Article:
Tawanda Hall is a Michigan-based nursing assistant and a mother of four. For nearly a decade, she raised her family in a home she and her husband purchased in the city of Southfield.
Like many people, the Halls experienced financial difficulties that caused them to fall behind on their property taxes.
The family had no intention of ignoring their past-due taxes. They wanted to pay off their debt and worked with their local government to get on a payment plan.
The Oakland County treasurer ended the plan, however, with the tax debt standing at $22,642, and foreclosed on the Halls’ home.
The county then transferred the home through the City of Southfield to a private company, Southfield Neighborhood Revitalization Initiative, LLC, which sold it for more than $300,000, about $260,000 more than Hall owed.
While the company itself may be private, it’s managed by City of Southfield officials.
The Detroit News reported that the company generated as much as $10 million from 138 properties from 2016 to 2019 after covering more than $2 million in tax debts to acquire the properties from the city.
“The government should not be allowed to steal from its own people and give it over to their friends,” Pacific Legal Foundation attorney Christina Martin told Stossel.
Governments are allowed to take what is owed when a person falls behind on their tax payments.
In states that don’t practice home equity theft, governments that take homes over unpaid tax bills typically sell the homes at auction and then give the homeowners the surplus left after satisfying the owed debt.
But governments are constitutionally forbidden from taking even a penny more than they are owed.The Takings Clause of the Fifth Amendment requires governments to give just compensation when they take an individual’s property.
As Martin explains, home equity theft is “unjust and it’s unconstitutional.”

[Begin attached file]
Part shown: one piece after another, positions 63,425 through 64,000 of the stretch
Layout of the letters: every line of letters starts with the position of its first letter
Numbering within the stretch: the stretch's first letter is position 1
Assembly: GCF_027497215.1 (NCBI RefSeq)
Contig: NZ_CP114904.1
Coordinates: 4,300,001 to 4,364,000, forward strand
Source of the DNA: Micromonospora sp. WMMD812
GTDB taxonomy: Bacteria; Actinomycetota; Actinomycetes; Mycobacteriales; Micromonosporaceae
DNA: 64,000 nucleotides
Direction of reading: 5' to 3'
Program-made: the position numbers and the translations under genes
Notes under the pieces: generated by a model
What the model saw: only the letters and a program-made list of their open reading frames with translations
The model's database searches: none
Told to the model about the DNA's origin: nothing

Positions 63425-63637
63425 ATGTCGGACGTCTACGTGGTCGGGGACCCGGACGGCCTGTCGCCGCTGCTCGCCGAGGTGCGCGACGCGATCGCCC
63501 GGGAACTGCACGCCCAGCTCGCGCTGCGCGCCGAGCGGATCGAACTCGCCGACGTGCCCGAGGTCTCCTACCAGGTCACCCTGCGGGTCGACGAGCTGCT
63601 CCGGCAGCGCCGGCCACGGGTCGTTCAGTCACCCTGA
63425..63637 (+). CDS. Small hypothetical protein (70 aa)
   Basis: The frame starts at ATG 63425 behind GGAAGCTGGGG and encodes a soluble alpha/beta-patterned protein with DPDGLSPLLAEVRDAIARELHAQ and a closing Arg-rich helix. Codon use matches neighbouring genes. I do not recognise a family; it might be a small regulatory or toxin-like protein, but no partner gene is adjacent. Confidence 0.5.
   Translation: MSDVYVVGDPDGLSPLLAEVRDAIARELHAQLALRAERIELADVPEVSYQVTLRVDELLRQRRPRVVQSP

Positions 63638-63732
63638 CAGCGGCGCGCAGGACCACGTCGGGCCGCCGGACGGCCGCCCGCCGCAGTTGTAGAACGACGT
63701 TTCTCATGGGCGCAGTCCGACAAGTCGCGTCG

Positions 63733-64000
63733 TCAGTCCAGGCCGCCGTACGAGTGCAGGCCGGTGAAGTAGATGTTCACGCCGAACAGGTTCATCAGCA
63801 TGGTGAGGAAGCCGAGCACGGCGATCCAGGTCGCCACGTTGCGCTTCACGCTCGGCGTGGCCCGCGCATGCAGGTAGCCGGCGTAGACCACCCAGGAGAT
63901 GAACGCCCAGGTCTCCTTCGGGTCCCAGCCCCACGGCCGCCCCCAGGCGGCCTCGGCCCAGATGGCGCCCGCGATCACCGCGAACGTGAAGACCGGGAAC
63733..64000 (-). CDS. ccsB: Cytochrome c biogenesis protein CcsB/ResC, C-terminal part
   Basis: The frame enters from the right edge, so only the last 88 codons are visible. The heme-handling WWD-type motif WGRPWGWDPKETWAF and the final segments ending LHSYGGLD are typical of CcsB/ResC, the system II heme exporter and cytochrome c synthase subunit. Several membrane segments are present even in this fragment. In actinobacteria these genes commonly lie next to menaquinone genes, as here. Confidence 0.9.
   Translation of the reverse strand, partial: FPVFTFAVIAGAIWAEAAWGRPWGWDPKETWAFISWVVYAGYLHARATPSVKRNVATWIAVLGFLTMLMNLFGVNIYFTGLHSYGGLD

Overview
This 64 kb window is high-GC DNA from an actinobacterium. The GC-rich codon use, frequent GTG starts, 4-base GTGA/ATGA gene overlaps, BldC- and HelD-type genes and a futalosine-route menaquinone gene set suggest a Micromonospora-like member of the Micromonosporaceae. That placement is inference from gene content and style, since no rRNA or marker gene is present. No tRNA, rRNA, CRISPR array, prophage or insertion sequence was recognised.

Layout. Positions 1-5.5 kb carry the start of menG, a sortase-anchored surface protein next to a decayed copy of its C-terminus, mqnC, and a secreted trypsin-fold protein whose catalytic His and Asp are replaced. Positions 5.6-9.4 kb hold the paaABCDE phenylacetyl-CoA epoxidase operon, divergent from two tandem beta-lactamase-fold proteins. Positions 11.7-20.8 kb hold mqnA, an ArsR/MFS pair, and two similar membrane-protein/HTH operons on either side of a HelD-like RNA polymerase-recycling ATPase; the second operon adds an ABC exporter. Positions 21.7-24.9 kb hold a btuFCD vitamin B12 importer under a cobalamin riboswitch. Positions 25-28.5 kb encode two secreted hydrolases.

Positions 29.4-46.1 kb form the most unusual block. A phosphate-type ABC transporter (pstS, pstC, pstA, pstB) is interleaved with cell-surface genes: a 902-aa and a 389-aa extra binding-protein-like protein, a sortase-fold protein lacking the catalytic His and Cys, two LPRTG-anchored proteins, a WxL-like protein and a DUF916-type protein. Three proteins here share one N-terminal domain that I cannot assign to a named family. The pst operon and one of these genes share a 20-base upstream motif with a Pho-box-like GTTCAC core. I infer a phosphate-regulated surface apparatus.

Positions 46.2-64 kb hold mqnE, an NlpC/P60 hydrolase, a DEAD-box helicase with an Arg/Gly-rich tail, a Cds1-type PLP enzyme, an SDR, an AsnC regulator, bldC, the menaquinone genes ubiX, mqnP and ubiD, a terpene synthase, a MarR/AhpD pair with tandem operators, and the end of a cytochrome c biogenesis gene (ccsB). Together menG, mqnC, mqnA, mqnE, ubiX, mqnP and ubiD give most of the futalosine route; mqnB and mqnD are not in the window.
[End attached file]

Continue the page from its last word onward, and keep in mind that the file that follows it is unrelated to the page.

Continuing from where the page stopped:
Home equity theft robs individuals, not only of the equity they accumulated on their property, but also of their homes, which hold sentimental value as well as monetary value.
As Stossel points out in his video, Hall is just one of many who have had their lives impacted by home equity theft.
In Massachusetts, our 67-year-old client, Deborah Foss, is currently living in her car after her local government used home equity theft to take her home over an unpaid tax bill.
The property’s market value is $241,600, and Deborah owed only about $30,000. But instead of ordering the company to turn back to Deborah the roughly $210,000 in equity she retained in the home, the Land Court held that Massachusetts law allows the company both to take her home and to keep the equity.
Foss lives on a fixed income and suffers from several medical conditions, including chronic lymphocytic leukemia, COPD, and neuropathy, further adding to the obstacles she is facing now that she’s homeless.
Deborah’s friends and family set up a GoFundMe page to help her through this difficult time.
For one man who fell prey to his local government’s use of home equity theft, the outstanding tax balance was under $10.00.
Michigan-based Uri Rafaeli was always diligent in making his tax payments. But in 2011, he miscalculated the amount he owed by a whopping $8.41 cents—scarcely the cost of two lattes from Starbucks.
That didn’t stop the county from foreclosing on his home.
PLF represented Rafaeli, which resulted in the Michigan Supreme Court ruling that counties cannot steal the savings people have stored away in their homes.
That wasn’t our only success. Pacific Legal Foundation has helped end home equity theft in three different states.
But the fight is not over.
We are fighting to end home equity theft in the remaining 11 states where this unconstitutional practice is still allowed to occur, and to protect homeowners from losing everything over minor property tax debts.
Watch the full Stossel video here.